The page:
nation’s HBCUs. They say the strategic planning model has the
flexibility to be used at any higher education institution, but it
contains materials that focus on the specific needs of historically
Black institutions. A key section of the report shows schools where
they can go to find funding sources for technology investments.

Harris says the report can help an institution develop a strategic
plan for information technology for the first time, as well as guide a
school through the pitfalls of updating an existing one.

“My guess is that most HBCUs have a strategic plan for technology,”
Harris says, explaining that ELF determined that many HBCUs have a need
for updating technology plans.

Margaret Massey, vice-president for technology and chief
information officer of Bethune-Cookman College, says the release of
ELF’s strategic planning model coincides with her institution’s current
effort to develop a campuswide technology plan.

“What we’re going to do is follow their exact format,” she says.
Bethune-Cookman recently consolidated the administration of its
administrative computing resources, academic computing branch, computer
networking resources and telecommunication facilities into one
department.

Massey describes the ELF report and software package as “excellent”
because it allows users like her to plug information that is specific
to their campus directly into charts and templates of the strategic
planning model.

“All the work has been done,” she says. “The software makes it very easy to fill in the blanks.”

Gerald Adolph, vice president of Booz, Allen & Hamilton, says
his company has considerable experience in advising Fortune 500
corporations on how to utilize information technology. Interest in
working with HBCUs through ELF’s Technology Transfer Project grew
partially out of Adolph’s involvement with the TTP steering committee,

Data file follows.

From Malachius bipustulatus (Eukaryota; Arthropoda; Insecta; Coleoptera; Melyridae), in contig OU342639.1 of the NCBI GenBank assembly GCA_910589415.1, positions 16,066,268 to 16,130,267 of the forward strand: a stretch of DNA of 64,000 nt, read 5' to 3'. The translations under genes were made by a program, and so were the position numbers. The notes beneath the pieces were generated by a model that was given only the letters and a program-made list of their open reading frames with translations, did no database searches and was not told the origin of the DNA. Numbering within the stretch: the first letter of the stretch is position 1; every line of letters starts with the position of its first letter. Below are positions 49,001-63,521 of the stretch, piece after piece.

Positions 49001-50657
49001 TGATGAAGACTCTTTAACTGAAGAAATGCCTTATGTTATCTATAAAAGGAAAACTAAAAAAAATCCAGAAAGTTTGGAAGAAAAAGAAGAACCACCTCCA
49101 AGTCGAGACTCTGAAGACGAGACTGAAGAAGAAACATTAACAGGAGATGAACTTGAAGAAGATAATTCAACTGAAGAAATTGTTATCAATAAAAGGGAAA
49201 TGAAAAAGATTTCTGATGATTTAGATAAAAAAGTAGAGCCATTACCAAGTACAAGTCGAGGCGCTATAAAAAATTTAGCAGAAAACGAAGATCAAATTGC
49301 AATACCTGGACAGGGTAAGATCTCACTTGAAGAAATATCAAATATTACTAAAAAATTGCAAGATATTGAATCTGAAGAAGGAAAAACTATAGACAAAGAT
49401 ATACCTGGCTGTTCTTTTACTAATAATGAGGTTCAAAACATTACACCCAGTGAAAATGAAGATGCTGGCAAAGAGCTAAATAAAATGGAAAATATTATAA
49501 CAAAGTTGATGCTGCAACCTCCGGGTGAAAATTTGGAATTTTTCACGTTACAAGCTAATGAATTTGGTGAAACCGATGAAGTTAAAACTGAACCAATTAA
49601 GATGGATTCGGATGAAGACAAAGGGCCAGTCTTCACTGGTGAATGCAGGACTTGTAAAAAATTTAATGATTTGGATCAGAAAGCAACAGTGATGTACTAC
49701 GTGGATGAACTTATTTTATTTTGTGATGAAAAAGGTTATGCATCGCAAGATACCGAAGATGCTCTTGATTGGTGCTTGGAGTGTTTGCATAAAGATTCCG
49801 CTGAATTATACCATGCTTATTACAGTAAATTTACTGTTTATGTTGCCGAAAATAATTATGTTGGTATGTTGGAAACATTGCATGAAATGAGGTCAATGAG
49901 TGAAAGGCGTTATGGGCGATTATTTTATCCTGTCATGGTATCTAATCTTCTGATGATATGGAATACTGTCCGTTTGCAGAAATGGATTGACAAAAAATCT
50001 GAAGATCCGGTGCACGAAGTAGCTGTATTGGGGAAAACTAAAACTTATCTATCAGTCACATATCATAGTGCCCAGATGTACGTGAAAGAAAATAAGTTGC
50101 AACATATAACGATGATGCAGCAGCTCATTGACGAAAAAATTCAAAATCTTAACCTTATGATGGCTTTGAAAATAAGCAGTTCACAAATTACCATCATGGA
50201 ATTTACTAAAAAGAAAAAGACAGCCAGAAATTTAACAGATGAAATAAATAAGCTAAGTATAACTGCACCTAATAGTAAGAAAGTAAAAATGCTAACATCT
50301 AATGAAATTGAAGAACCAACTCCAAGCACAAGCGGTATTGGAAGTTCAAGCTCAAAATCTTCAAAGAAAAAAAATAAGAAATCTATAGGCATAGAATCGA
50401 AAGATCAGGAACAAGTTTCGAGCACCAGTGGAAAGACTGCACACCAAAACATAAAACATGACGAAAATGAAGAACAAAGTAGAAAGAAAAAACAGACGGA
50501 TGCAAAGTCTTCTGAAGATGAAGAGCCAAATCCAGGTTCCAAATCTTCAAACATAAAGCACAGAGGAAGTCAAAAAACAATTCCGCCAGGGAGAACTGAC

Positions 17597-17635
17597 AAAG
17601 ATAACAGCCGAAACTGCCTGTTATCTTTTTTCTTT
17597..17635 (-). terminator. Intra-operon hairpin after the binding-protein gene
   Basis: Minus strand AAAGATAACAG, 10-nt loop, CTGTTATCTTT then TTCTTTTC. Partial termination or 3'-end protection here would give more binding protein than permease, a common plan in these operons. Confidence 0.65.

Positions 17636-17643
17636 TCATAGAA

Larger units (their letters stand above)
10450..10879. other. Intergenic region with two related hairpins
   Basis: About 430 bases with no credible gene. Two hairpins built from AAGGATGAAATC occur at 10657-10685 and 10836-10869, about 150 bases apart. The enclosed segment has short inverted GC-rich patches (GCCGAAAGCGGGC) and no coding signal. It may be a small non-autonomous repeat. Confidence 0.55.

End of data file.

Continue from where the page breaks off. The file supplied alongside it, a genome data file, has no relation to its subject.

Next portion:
according to Adolph. He says the chairman and CEO of the company
supported the strategic planning model initiative because the executive
had already worked with HBCUs through serving as a board member of The
College Fund/UNCF.

Adolph says it’s critical that HBCUs develop a strategic
understanding of how their institutions benefit from having computers
and the infrastructure to support their use.

“If you know what you want, you can find a way to pay for it,” he says.

Harris says that by March 1999, the seventeen “baseline schools”
will have gotten formal presentations on the strategic planning model
and software. He anticipates that by the end of June 1999, an
additional twenty-two HBCUs will have the report and software presented
to them.

ELF is the affiliate and charitable arm of the Washington,
D.C.-based Executive Leadership Council, a national organization whose
members include senior-level African American executives at Fortune 500
companies.

To obtain information about the strategic planning model and the
accompanying software, contact the Executive Leadership Foundation at
(202) 298-8226. The mailing address is 1010 Wisconsin Avenue, NW, Suite
520, Washington, D.C. 20007. The organization’s Web address is
<www.elcinfo.com>.

COPYRIGHT 1998 Cox, Matthews & Associates



© Copyright 2005 by DiverseEducation.com